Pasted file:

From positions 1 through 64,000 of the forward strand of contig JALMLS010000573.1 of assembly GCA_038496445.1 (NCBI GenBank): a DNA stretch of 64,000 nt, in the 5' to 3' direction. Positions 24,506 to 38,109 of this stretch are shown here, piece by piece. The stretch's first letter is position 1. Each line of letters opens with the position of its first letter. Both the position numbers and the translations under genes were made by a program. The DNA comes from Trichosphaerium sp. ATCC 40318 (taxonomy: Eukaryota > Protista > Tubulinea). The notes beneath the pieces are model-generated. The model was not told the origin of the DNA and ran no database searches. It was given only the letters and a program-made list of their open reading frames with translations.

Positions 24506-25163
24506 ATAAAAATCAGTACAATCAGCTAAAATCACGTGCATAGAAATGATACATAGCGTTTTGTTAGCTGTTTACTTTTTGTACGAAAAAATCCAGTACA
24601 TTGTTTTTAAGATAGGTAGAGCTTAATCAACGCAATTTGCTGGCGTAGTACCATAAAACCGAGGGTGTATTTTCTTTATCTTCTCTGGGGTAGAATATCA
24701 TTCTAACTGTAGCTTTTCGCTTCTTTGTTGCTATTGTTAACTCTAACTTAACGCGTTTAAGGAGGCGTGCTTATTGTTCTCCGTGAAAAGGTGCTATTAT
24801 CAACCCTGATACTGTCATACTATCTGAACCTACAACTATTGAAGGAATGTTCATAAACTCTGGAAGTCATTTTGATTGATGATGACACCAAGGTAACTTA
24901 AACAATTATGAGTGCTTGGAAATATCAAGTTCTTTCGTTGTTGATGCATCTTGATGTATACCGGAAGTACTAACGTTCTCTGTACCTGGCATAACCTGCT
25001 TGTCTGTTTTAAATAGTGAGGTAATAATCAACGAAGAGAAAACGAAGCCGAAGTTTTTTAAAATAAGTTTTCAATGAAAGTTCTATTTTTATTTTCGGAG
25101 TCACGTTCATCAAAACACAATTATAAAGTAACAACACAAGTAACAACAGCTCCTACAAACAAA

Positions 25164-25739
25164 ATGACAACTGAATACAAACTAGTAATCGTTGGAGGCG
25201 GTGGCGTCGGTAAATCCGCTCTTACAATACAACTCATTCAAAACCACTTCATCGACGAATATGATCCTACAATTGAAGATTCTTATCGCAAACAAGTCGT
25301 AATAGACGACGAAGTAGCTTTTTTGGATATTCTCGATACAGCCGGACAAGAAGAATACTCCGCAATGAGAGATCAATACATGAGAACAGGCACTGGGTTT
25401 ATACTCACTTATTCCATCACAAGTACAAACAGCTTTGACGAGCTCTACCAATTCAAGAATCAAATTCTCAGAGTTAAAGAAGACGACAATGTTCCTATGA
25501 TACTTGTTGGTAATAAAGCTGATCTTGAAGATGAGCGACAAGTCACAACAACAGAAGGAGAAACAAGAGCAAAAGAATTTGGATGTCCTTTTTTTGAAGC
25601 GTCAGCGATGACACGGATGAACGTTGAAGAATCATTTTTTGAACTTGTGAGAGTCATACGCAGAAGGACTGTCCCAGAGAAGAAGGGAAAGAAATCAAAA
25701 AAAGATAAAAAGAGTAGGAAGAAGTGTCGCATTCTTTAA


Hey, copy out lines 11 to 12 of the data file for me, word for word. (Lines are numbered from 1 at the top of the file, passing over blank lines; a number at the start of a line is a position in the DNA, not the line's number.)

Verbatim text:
25164 ATGACAACTGAATACAAACTAGTAATCGTTGGAGGCG
25201 GTGGCGTCGGTAAATCCGCTCTTACAATACAACTCATTCAAAACCACTTCATCGACGAATATGATCCTACAATTGAAGATTCTTATCGCAAACAAGTCGT